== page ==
Today I am homoured to have a guest post from an Author that I love. I have read many of his books, and given them all brilliant reviews. (I will link the reviews and book links below).
DJ Swykert is a talented Author who writes gritty novels involving criminals, drugs, prostitutes and gripping plots. His characters are always fully explored so I feel like I knew them properly. DJ Swykert’s books are page turning brilliant. So, as I started off saying, I am pleased to bring you today a guest post from this Author, where he describes how he writes his books.
One Way to Write a Novel
I’m pretty straight forward as a person and a writer. I’m a former 911 operator, and in 911 you don’t have the luxury of a lot of pondering, you need to get to the essence of a problem in a hurry.
It was good training for resolving conflict in a story. I also use a tip a literature teacher gave me:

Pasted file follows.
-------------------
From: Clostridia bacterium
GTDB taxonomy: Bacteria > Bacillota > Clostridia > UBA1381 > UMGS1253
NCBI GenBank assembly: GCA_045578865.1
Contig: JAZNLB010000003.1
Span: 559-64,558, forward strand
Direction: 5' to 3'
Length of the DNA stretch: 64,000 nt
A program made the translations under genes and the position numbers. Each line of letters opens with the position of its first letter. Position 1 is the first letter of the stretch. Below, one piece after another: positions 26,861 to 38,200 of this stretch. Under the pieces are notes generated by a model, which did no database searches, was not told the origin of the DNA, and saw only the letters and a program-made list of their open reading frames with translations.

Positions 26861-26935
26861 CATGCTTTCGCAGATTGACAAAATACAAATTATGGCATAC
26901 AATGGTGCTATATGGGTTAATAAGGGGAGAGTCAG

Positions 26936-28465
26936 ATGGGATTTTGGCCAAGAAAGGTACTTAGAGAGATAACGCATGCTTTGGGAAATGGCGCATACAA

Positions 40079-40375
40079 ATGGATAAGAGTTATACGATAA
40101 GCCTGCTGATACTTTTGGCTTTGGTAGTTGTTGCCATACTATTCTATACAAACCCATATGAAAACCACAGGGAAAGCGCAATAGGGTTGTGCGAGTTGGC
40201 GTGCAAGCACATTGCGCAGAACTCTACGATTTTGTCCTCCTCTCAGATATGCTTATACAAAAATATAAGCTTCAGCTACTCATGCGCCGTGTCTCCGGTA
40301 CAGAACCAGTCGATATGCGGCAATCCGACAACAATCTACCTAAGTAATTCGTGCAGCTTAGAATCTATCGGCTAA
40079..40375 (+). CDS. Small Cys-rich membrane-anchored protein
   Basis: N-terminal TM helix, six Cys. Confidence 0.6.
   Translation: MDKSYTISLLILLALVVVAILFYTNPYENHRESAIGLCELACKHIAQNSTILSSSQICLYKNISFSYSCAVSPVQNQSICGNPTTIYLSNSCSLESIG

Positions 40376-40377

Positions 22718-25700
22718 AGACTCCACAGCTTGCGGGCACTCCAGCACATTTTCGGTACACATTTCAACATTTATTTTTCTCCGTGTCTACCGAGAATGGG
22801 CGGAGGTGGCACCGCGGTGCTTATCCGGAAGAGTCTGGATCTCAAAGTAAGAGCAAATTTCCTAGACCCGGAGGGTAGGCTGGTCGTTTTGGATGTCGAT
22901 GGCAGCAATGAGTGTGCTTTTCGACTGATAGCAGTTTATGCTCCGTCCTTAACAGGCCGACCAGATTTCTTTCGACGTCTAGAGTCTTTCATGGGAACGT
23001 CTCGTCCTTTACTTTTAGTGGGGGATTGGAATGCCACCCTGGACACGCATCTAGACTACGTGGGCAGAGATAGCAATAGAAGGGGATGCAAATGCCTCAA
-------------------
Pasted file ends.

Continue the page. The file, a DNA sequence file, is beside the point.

“Never use a ten dollar word when a ten cent one will do.”
I’ve tried to do that, keep my writing direct, succinct, and understandable. Too many writers try to impress readers with their massive vocabulary, but few readers, including me, want to read a book with a dictionary on their lap. If I have to look up definitions to understand a sentence, it closes my interest in the story, and the book.
I don’t use detailed outlines to write a story. I have the character, conflict, and the ending in my head before I begin. I put the character into conflict, and since I know how it will be resolved, the chapters always move forward to that ending.